Kale and White Bean Soup

This time of year can be especially hard in the Pacific Northwest – the days are getting longer, the trees are budding, and the crocus and tulips are peeking out at the sky – doesn’t sound that bad, right?  However, the thing we usually forget is that even though the calendar says it’s spring, the weather doesn’t always cooperate.  We’ve been in the throes of rain and wind storms this last week, so I thought that some delicious soup utilizing the local produce we currently have might help us get through it.

The Whatcom Farm-to-School program highlights kale as their Harvest of the Month item for March, and I have been trying to post a recipe each month to coincide with their program.  We are lucky enough to be getting weekly deliveries of beautiful organic red kale from Hedlin Farms in La Conner, WA as well as some sweet and delicious organic winter carrots, so I started looking for recipes to utilize both.  I found the answer on Epicurious in the form of Kale and White Bean soup.

The soup is delicious and very easy to make – it is also very hearty and this recipe makes six main-course servings.  Customers who tasted the soup in the Cordata co-op today loved it and quite a few people went home with the recipe and ingredients in hand – the smoky flavor from the kielbasa works really well with kale, and there are tons of veggies to fill you up.  I adapted the original recipe so there is less prep time by using canned Great Northern beans, but you can also follow the link to the original recipe if you want to use dried beans.  This is a very veggie-heavy non-vegetarian soup (is that an oxymoron?) – I know it will seem like there is too much when you prep the carrots and kale, but trust me, don’t skimp!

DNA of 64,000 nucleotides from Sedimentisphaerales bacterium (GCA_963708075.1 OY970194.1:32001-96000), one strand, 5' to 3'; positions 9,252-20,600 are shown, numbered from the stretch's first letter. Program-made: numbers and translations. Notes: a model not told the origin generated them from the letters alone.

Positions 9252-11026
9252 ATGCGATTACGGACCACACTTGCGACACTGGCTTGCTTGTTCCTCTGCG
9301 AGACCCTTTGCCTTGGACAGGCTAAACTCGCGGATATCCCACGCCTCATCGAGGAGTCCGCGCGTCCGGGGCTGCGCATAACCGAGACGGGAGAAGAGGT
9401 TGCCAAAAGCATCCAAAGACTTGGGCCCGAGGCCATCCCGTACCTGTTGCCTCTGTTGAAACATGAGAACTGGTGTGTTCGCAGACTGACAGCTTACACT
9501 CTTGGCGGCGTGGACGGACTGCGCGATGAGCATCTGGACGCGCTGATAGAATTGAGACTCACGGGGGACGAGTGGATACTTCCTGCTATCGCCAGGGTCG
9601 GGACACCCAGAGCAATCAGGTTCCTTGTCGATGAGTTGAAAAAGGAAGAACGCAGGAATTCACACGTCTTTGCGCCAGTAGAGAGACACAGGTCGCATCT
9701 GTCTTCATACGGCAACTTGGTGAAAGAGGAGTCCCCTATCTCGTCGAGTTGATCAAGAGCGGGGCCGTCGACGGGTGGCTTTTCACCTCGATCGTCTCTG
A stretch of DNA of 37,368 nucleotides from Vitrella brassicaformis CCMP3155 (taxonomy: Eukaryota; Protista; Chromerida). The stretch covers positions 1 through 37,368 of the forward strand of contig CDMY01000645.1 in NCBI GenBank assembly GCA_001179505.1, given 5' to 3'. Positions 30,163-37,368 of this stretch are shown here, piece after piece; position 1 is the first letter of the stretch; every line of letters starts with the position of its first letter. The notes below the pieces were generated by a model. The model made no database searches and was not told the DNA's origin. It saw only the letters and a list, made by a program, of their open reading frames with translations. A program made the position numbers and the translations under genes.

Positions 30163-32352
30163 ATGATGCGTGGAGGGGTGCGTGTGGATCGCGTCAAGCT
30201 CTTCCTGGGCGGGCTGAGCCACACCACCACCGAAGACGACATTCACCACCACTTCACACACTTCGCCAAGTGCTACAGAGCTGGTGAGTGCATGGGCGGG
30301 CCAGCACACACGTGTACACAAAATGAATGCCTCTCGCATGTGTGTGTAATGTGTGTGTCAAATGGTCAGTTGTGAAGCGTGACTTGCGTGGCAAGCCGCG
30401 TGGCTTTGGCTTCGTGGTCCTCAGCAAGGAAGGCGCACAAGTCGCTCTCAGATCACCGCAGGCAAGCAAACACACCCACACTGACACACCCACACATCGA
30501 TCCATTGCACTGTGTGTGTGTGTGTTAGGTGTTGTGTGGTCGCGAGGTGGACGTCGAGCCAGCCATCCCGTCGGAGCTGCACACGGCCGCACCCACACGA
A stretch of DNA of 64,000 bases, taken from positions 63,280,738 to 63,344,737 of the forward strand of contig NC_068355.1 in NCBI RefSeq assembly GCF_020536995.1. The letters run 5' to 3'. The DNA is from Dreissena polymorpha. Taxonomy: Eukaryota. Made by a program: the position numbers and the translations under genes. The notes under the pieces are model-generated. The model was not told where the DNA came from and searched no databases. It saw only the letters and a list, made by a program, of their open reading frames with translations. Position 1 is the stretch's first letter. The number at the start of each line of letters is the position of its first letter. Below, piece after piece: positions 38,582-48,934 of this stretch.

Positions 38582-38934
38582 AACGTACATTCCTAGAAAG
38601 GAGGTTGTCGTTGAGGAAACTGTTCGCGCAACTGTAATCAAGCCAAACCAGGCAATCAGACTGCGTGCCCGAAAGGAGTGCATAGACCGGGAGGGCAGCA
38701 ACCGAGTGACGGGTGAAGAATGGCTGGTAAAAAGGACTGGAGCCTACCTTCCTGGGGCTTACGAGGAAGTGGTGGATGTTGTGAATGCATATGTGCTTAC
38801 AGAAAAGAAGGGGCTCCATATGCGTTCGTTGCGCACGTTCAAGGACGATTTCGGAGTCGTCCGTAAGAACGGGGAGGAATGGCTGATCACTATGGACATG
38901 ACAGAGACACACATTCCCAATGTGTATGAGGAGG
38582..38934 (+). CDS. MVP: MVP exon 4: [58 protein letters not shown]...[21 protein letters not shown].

Kale and White Bean Soup
photo © Sassy Sampler 2012

Kale and White Bean Soup

Makes six main-course servings


  • 2 cans o white beans, such as Great Northern or cannellini
  • 1 large onion, coarsely chopped
  • 2 T extra virgin olive oil
  • 4 garlic cloves, minced
  • 1 carton low-sodium chicken broth (4 cups)
  • 2 qt water (8 cups)
  • 1 Parmigiano-Reggiano rind (about 3”x2”) (see note below)
  • 2 t sea salt
  • 1/2 t fresh ground black pepper
  • 1 bay leaf
  • 1 t finely chopped fresh rosemary
  • 1 package smoked kielbasa, 12 oz, sliced crosswise 1/4” thick
  • ~2 1/4 # carrots, halved lengthwise and cut crosswise into 1/2” pieces (if the carrots are large, then you can quarter them)
  • 1 bunch kale, preferably black (but you can use any kind), stems and center ribs discarded and leaves coarsely chopped


  1. Drain beans in a colander and rinse well.
  2. Cook onions in the oil in an 8-quart pot over medium-low heat, stirring occasionally, until softened, about 4 or 5 minutes.
  3. Add the garlic and cook until fragrant (while stirring), about 1 minute.
  4. Add the beans, broth, 1 quart water (4 cups), cheese rind, salt, pepper, bay leaf, and rosemary.  Simmer uncovered for about 45 minutes, stirring occasionally.
  5. While the soup is simmering, brown the sausage, in batches, in a heavy skillet over medium heat, 1-2 minutes per side.  Transfer to paper towels to drain.
  6. Raise the heat and stir the carrots into the soup.  Simmer for 5 minutes.
  7. Stir in kale, sausage, and the remaining quart of water and simmer, uncovered and stirring occasionally, until the kale is tender, 12-15 minutes.
  8. Remove cheese rind and bay leaf before serving.
  9. Season soup with salt and pepper

Notes –

To save time when you are preparing your soup, prep the onion and garlic first, then wait to prep your carrots and kale while the soup is simmering in step 4.

This soup is best when made 1 to 2 days in advance.  You can thin it with water when reheating if necessary.  I’ll note for those that tasted it in the store that I did make it the day before serving.

Don’t skip the Parmesan rind—it adds great depth to the soup.  Save them in your freezer—they add flavor to a variety of soups.

If you use homemade chicken broth, or choose to not use low-sodium, be sure to adjust how much salt you add to the soup, as you might not need as much.

Kale and White Bean Soup PDF